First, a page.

Saturday 10th February 1917: Mrs. Daisy Bennett of 78 Russell Rise, Luton, has received an interesting letter from her husband. Sapper Henry Bennett, whowas employed in the Luton Post Office before the war, is now in East Africa with the motor air-line service of the Royal Engineers. He writes:
“Arriving at Mombasa last June, I was quickly sent up to Neutnoshi, which as at that time the Headquarters of the R.E.’s Signals. A couple of days in a rest camp here which, being situated on the hillside close to a splendid water supply, together with liberal rations, and an occasional fine view of the snow clad top of Kilimanjaro, the highest point in Africa, led me to imagine that I was in for a good time. I was able to get a place on a draft for General Van De Venter’s division, then at Kondoa Irangi. I had no idea where this place was, and at that time cared still less, but was not long in discovering I had a motor trip of nearly 300 miles in front of me. This may not appear any great hardship, but it proved no ‘joy ride’. The vehicles were transport lorries, and we were carried as extra weight rather than as passengers. The road was simply a rough track through the bush or desert. The passengers on these cars were frequently obliged to dismount and help push through sand drifts, whilst at other times they were enveloped in a cloud of dust which caused difficulty in breathing. One portion of the track lay through a long fly belt. No animal could pass this way, and owing to their absence the tetse flies took full revenge on the unfortunate travellers. During this trip I went without a wash for three days, water being so scarce.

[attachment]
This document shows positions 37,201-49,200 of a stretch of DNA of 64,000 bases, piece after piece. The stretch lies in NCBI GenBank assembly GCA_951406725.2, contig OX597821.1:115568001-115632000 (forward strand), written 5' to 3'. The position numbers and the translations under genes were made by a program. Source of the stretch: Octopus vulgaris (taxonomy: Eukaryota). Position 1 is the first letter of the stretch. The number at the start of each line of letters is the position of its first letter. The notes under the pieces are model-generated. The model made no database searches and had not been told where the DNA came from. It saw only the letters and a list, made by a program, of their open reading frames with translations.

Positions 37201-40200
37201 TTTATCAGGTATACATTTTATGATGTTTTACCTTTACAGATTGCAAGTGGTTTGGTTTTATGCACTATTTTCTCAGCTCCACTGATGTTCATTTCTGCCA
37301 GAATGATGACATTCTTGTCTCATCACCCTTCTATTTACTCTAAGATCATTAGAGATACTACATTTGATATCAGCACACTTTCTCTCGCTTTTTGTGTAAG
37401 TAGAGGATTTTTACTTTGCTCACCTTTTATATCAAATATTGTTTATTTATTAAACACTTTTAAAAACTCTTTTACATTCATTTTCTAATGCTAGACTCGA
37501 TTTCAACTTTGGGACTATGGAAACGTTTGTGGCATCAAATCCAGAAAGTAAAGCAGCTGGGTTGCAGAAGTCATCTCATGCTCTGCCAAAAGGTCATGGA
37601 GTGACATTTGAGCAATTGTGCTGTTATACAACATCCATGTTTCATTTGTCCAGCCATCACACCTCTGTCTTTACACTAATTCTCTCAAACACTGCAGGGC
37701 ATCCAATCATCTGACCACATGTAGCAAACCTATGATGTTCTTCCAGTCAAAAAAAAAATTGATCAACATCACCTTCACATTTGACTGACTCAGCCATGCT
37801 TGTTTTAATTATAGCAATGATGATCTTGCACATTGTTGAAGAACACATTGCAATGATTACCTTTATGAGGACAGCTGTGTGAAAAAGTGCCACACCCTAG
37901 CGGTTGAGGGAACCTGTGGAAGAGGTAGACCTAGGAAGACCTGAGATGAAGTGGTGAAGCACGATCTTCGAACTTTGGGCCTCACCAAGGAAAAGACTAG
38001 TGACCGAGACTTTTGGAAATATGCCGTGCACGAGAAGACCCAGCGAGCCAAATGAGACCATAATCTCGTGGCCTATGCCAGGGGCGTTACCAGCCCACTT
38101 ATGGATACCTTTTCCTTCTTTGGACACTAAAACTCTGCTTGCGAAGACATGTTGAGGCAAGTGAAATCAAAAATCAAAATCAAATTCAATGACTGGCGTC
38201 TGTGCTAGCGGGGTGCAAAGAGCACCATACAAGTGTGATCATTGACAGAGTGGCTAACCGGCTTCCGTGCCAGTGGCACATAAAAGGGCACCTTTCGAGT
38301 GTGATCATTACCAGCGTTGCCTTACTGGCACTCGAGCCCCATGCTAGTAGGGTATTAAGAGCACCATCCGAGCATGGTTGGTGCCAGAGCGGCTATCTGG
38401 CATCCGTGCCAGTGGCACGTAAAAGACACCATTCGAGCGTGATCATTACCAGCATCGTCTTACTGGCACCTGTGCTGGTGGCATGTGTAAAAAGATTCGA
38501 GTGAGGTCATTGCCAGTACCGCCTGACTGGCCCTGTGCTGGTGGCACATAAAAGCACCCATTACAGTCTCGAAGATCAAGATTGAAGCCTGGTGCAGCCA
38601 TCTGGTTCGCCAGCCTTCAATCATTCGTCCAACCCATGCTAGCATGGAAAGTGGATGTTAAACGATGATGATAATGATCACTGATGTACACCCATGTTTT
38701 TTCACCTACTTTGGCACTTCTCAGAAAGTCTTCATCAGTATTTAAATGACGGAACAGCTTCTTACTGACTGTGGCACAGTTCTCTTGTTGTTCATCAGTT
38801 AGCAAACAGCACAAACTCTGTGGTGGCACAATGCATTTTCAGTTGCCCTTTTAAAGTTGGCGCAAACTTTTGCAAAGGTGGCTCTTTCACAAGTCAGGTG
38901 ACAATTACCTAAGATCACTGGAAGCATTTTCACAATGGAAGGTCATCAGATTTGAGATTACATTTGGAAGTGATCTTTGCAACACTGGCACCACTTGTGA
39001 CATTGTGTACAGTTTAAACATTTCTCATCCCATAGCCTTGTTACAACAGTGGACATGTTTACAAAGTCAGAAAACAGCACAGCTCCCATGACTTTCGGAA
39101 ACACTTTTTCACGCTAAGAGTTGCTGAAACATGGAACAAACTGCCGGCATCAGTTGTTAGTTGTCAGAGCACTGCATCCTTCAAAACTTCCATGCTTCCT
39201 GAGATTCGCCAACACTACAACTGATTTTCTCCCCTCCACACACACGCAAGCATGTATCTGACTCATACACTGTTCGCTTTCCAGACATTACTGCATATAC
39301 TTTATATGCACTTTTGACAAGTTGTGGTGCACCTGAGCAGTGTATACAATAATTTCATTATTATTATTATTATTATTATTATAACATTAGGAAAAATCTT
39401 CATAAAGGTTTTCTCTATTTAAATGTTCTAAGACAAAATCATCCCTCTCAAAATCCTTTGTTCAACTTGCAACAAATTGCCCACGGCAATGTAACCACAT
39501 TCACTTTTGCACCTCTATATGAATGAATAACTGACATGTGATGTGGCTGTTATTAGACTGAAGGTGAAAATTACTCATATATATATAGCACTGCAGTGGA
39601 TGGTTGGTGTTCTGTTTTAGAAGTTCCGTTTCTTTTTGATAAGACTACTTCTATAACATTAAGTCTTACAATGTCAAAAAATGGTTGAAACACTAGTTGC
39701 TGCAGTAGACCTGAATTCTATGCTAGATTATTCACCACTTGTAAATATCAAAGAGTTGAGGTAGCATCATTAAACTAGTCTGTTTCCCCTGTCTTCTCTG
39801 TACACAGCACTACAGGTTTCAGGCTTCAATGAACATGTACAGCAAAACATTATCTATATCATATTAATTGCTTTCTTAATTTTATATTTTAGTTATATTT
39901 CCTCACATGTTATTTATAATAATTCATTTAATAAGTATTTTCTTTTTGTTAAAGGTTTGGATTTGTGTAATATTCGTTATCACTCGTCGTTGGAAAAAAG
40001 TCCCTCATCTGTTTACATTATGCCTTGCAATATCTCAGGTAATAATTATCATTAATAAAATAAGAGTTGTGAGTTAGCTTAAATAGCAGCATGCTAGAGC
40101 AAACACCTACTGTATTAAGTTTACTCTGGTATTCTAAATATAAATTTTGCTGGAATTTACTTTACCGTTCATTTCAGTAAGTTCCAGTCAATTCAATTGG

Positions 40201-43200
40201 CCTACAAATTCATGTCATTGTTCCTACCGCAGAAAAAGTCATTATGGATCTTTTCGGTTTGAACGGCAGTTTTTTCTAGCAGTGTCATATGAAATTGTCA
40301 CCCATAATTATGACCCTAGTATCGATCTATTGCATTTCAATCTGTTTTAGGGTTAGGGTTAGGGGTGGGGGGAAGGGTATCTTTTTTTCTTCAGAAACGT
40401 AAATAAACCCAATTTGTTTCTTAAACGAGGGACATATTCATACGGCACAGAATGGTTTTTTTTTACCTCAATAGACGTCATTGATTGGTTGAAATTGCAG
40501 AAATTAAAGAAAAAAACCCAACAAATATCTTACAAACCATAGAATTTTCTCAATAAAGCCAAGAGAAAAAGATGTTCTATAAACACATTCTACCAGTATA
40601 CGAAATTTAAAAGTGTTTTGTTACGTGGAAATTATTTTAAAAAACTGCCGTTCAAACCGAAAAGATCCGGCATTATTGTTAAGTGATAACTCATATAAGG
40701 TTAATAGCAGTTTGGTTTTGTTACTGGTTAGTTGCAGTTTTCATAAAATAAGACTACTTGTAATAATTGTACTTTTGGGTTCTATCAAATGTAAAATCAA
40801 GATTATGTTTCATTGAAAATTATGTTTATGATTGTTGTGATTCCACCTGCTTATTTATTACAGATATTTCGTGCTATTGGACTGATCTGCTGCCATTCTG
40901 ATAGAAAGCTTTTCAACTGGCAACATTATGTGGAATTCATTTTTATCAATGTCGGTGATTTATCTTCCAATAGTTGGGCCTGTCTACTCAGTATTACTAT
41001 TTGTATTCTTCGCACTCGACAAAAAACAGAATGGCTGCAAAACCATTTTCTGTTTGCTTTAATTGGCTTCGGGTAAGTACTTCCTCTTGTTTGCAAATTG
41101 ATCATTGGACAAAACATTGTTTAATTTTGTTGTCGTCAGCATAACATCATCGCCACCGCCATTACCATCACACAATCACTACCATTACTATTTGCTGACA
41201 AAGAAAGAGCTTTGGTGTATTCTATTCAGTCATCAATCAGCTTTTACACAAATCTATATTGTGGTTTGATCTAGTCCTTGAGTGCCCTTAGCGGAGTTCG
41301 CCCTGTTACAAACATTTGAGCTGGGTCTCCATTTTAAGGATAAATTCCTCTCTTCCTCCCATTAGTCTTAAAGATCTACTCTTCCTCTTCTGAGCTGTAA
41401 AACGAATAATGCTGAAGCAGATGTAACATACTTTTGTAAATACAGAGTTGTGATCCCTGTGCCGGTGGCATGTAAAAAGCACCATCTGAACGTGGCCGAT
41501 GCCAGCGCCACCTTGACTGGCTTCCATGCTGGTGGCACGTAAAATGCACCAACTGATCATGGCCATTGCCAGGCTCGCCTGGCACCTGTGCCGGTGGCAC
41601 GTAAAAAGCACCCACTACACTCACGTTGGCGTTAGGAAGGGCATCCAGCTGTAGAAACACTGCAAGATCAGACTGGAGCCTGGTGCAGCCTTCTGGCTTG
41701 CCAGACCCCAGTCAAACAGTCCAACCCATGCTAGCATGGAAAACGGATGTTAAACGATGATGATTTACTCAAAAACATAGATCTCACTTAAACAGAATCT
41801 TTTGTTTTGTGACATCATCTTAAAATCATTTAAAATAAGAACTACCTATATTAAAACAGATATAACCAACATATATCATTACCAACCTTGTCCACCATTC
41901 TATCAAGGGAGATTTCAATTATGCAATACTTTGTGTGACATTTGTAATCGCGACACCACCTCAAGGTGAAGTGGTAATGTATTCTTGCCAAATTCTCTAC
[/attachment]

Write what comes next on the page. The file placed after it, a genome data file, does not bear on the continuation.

The Germans have laid out something of a small town at Kondoa, and it was a treat to see a building again, although the telegraphic headquarters were housed under canvas. On one stretch of our line, giraffes were very troublesome, and frequently carried a mile or so of wires away into the bush, and after such periods we had to indulge in good hard ‘slogs’ in order to bring our work up to date. Having spent three weeks in this place, where mosquitoes were more numerous than rations, I moved further on towards Dodoma and took up duty at Cypherkuil. This was only a bush clearing with a supply dump where water was very scarce and lions plentiful, one fine specimen being shot an hour before sunset within 100 yards of camp. I set off for Kilimatinde, which lies between Dodoma and Tabora. Part of this journey was covered by rail, but the last 50 miles by ox convoy. I shall not forget this trip, which I can scarcely describe in words, but it will suffice to say that some of the water I used resembled that running down the gutters in George Street after a heavy storm. My food consisted of a little rice, and ‘mealie meal’ per day, which had to be cooked whilst the oxen rested. Arriving at my destination, we relieved the men there and found ourselves with plenty of work. We were now feeling the effects of short rations, and even went so far as to partake of native beer and ground nuts in order to overcome hunger. On November 1st a good supply arrived, and so far has continued, although still many of the most common dishes at home would be luxuries here. Vegetables I have not seen for months.”
Source: Luton News, 15th February 1917